- Index Zero is going to be playing as part of the official selection at the Edinburgh International Film Festival - which gets underway tomorrow - so are you heading to the festival? How excited are you to get up there?
I am really excited. When we wrapped on the film there were lots of post-production problems and, for a while, we didn't know if it would get finished. Heroically, Lorenzo and his people did finish the film with a completely new edit; we saw for the first time in Rome, which was extraordinary for me and Ana.
Lorenzo has spent almost every day for a year grading, cutting, writing the music, and all the other stuff that comes in post-production and he had been doing it almost alone. For Ana and I, all we had were our memories of the shoot and to see it up there was a very powerful experience for us. That was the film's Italian premiere and the reaction was wonderful.
This is a different arena and Edinburgh with be the film's international premiere - that only happens once. It has become a very important film festival and we are very proud to a part of it amongst such a selection of good work. I actually forget that it is supposed to be a competition but I don't feel that it's a competition but more of a celebration of filmmaker's art. Because we have been included in it, I feel that we have already won.
- How important a platform have the festivals become in recent years in giving smaller budget movies an audience?
I think that they have had an effect because they do give a platform to films that may not have had one otherwise. They introduce new talent to the world in an arena and a timespan when many people from the film world are all in one place.
People don't just want to sit on laurels and have the same - no matter how good the pool of stuff being seen it - people in this industry are always interesting and excited by new voices, visions, and talents.
I think that the festival circuit is absolutely vital to give a platform to films and show people's work - if that breeds any commercial success afterwards then that's fantastic. It gives film a chance of a life I think.
- Away from Index Zero, you have moved between TV, film, and theatre throughout your career, so how does working in the different mediums compare? How important is it for you as an actor that you can move between them?
It has been an extraordinary last few years. I had done bits and pieces on television over the years in England but, to be honest, I would have always thought of myself as a theatre actor. My most fulfilling experiences have been on stage but, in the last few years, things have got really interesting for me in terms of TV and film.
I have been incredibly lucky to work abroad in exciting series and Spartacus was a game changer for me. It changed me physically and it also changed me in other ways. I was thrown this golden ball, this important lead role in a very successful series and I was like 'I had better run with this.' I felt ready for it and working with a great team of people helped enormously.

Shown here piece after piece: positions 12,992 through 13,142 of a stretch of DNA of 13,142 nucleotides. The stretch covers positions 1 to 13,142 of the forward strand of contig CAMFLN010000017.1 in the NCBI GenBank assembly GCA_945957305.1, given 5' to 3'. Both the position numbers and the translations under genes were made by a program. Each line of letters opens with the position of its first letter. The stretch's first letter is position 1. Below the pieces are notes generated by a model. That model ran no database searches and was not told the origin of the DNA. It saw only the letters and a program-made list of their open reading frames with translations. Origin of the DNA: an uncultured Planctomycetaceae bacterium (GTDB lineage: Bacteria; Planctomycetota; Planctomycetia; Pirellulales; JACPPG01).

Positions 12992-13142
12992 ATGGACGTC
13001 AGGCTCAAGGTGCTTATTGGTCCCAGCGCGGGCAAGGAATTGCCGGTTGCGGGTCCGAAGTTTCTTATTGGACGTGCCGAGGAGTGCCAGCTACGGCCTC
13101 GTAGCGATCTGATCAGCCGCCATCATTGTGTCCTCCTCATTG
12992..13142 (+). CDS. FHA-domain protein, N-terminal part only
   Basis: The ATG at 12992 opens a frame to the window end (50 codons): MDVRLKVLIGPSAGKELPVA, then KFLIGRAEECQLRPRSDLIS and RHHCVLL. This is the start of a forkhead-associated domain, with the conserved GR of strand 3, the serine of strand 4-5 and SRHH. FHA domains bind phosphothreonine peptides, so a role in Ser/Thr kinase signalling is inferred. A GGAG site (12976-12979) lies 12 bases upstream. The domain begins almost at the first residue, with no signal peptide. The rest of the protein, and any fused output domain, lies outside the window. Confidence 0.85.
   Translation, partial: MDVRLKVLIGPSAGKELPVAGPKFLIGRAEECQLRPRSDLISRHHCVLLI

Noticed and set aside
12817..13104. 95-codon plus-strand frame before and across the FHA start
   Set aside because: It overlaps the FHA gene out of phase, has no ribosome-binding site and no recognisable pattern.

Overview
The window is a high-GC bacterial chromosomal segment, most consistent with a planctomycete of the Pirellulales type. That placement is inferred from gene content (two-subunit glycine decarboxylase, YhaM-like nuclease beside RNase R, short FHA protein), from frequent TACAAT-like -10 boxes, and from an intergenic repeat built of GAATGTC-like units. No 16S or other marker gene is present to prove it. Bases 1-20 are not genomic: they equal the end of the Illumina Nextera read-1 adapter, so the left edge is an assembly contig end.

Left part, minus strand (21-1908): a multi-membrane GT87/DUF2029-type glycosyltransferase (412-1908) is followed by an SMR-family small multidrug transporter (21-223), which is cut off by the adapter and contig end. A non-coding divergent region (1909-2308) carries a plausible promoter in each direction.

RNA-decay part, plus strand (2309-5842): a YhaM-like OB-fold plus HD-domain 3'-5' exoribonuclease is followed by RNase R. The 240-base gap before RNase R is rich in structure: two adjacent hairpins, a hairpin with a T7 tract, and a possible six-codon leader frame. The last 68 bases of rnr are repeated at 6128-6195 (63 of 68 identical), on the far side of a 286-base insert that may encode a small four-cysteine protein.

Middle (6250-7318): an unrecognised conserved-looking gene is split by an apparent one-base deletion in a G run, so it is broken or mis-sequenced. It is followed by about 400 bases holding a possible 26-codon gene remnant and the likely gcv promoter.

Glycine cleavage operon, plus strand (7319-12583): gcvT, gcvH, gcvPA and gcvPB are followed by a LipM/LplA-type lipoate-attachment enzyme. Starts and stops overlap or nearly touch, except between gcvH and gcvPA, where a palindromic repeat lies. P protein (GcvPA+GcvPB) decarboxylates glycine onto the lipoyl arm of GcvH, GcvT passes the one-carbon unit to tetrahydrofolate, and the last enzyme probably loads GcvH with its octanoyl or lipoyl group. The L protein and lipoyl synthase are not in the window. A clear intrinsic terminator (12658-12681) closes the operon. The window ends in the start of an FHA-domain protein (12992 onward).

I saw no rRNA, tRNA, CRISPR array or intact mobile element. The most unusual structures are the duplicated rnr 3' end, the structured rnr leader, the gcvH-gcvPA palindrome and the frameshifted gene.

In recent years, I have been really happy to be in this pool of TV and film work and I have realised the possibilities of it. Of course, I will always be in love with the stage and would love to do a play again soon, but I have been having so much fun with what you can do on film, with the camera, and just how playful you can be. I have really loved it.
- Finally, what's next for you going through the second half of this year?
I have just wrapped on the second season of Dominion, which is an NBC sci-fi series. They have really pulled out all of the stops with this second season and I am really excited about it. I felt like I was on a movie set every day. I had a great character and a character where, once again they went, 'you can do what you want, it depends how daring you are.' And I was like 'cool, let's have a play,' and the fantastic producers and directors on the show really responded to that. I am really excited about that coming out and that premieres in July on Syfy Channel.
Straight after that I did a really interesting project for Sky 3D. They have had 3D cameras in a deserted da Vinci gallery in Florence and they have filmed all of these extraordinary works of art in 3D with 3D technology. They had mixed that with drama and this one-man show and follows my character Lorenzo de' Medici.
He comes back from limbo and starts to remember the years he ruled Florence, the artists that he knew, the battles he had to go through and what was important to him; he was one of the prime figures in the birth of the Renaissance. That was also shot in 3D, so that was a whole new technology for me. I am also excited for that and it is going to be shown in cinemas around the world. It has been a pretty interesting year so far.
I am going to Italy in August to work with Roberto Cinardi, a friend of Lorenzo Sportiello, on another science fiction project. It is shorter feature but it is a really really cool script. Italy is full of many talented young filmmakers. I just go in the direction that life seems to take me at the moment; I am not tied to one place, working with lots of different talented people and am in a lucky zone at the moment.
Index Zero plays at the Edinburgh International Film Festival on 20th June and 21st June at Cineworld, Edinburgh.